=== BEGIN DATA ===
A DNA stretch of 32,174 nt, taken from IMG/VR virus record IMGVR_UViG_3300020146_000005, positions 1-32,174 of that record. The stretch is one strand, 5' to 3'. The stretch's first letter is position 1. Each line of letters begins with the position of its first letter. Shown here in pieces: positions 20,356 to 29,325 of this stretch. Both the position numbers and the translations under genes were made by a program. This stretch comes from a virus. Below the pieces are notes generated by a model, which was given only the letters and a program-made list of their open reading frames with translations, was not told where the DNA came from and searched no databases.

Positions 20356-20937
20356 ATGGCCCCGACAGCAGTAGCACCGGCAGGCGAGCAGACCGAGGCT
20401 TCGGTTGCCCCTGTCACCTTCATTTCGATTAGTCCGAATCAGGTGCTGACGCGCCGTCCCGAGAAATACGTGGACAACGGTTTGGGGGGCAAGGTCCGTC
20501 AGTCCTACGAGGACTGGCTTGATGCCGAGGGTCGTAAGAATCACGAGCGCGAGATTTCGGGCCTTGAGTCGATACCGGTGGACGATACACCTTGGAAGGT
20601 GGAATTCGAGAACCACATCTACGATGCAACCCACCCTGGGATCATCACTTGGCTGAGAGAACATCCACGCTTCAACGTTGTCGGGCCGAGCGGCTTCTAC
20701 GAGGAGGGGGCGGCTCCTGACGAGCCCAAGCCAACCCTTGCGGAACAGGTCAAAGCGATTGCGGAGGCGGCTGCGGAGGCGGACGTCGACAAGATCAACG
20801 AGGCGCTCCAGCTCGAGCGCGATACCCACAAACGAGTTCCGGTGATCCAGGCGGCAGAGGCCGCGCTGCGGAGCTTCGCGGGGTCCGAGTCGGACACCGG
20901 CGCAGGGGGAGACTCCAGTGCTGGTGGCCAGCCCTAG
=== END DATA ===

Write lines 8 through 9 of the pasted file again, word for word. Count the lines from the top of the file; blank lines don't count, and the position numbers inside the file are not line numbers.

20801 AGGCGCTCCAGCTCGAGCGCGATACCCACAAACGAGTTCCGGTGATCCAGGCGGCAGAGGCCGCGCTGCGGAGCTTCGCGGGGTCCGAGTCGGACACCGG
20901 CGCAGGGGGAGACTCCAGTGCTGGTGGCCAGCCCTAG